It was just over 15 years ago when the term ESG Investing entered the collective consciousness of investors. Fast forward to today, and we still don’t have a universal framework for its implementation. It can feel like a gray area for investors, so it’s worth defining what we are actually talking about when we use the term ESG. Basically, it involves incorporating Environmental, Social and Governance factors in the analysis of investments because they are relevant to an investment’s expected performance.

ESG however, is not to be confused with “Socially Responsible Investing” (SRI) which often seeks to screen out investments that derive revenues from morally or ethically questionable activities or countries. SRI came first and was more widely adopted by even the largest institutional investors from the beginning. Many public pension plans, often prompted by state legislatures, avoided and eliminated investments with ties to Iran or Sudan for instance. Some, like CalPERS, decided in 2000 that they would divest from all tobacco stocks which, according to the Wall Street Journal, cost them about $3.5 billion over the course of the next 16 years. (https://www.wsj.com/articles/calpers-dilemma-save-the-world-or-make-money-11560684601)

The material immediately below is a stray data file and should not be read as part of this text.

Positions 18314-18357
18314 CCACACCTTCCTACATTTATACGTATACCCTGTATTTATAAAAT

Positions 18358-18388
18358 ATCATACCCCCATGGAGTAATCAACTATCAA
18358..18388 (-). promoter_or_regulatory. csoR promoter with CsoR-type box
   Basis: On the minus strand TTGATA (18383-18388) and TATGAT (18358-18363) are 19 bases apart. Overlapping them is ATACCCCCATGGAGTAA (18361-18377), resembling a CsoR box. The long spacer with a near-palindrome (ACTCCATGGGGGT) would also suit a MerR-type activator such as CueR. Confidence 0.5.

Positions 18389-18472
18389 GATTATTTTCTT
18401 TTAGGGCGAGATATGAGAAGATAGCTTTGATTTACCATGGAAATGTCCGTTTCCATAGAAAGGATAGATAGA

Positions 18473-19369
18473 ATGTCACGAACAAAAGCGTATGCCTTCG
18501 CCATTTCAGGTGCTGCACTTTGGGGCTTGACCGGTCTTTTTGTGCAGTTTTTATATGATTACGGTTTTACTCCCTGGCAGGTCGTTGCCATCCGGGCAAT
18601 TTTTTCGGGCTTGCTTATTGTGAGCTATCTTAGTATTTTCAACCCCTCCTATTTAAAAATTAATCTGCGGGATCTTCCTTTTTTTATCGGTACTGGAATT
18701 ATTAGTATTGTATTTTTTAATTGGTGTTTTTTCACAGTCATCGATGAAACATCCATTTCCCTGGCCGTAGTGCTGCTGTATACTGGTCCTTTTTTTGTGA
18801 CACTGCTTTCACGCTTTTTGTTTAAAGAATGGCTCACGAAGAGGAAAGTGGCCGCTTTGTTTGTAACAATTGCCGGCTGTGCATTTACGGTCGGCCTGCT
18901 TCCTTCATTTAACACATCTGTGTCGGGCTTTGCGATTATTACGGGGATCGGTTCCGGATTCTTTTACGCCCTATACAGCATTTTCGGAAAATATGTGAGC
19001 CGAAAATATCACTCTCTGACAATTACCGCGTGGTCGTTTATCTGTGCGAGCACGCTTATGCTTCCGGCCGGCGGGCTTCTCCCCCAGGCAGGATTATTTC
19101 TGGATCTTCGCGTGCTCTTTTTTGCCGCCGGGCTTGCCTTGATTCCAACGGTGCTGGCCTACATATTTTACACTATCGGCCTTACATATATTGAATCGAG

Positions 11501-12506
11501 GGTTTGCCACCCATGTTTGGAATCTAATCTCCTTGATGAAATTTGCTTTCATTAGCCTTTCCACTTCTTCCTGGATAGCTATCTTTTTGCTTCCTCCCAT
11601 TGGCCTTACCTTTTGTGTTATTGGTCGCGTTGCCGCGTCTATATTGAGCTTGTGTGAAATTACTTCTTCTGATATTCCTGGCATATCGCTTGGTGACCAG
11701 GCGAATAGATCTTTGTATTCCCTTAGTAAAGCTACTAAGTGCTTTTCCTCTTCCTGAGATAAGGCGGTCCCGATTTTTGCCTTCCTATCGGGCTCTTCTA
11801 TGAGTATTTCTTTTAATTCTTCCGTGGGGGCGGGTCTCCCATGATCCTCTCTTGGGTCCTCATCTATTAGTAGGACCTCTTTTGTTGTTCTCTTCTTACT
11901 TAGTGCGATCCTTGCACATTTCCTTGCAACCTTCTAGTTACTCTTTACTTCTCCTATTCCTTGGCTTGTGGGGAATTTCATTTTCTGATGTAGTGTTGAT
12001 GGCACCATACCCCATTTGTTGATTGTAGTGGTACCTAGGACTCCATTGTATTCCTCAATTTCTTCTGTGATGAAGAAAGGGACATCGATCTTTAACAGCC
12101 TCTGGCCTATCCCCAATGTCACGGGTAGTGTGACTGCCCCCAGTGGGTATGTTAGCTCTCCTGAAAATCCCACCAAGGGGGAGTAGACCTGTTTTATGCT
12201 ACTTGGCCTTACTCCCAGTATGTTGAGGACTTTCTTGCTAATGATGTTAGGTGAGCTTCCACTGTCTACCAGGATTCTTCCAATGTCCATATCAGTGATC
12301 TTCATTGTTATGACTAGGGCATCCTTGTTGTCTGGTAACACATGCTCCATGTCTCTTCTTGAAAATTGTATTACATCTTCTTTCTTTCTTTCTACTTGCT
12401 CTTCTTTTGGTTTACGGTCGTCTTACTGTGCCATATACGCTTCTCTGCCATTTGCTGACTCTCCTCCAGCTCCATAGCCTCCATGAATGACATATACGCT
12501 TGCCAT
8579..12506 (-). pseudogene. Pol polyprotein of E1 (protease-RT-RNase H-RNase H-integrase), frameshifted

The presumption here, is that directing investments away from politically or socially objectionable entities, will move society towards a better place. Maybe, maybe not. But at the end of the day, SRI investing isn’t necessarily about assessing risk and return.

ESG, on the other hand, most certainly can be implemented with the intent of improving risk and return. For retirement plan fiduciaries, that puts incorporating ESG factors into investment decisions, squarely into play. But there are boundaries that they must adhere to in order to stay out of the hot seat of ERISA litigation. So how should a retirement plan fiduciary proceed when it comes to including ESG options in a plan? Stick to your knitting and ensure that investments incorporate ESG factors with the goal of increasing returns and reducing risk.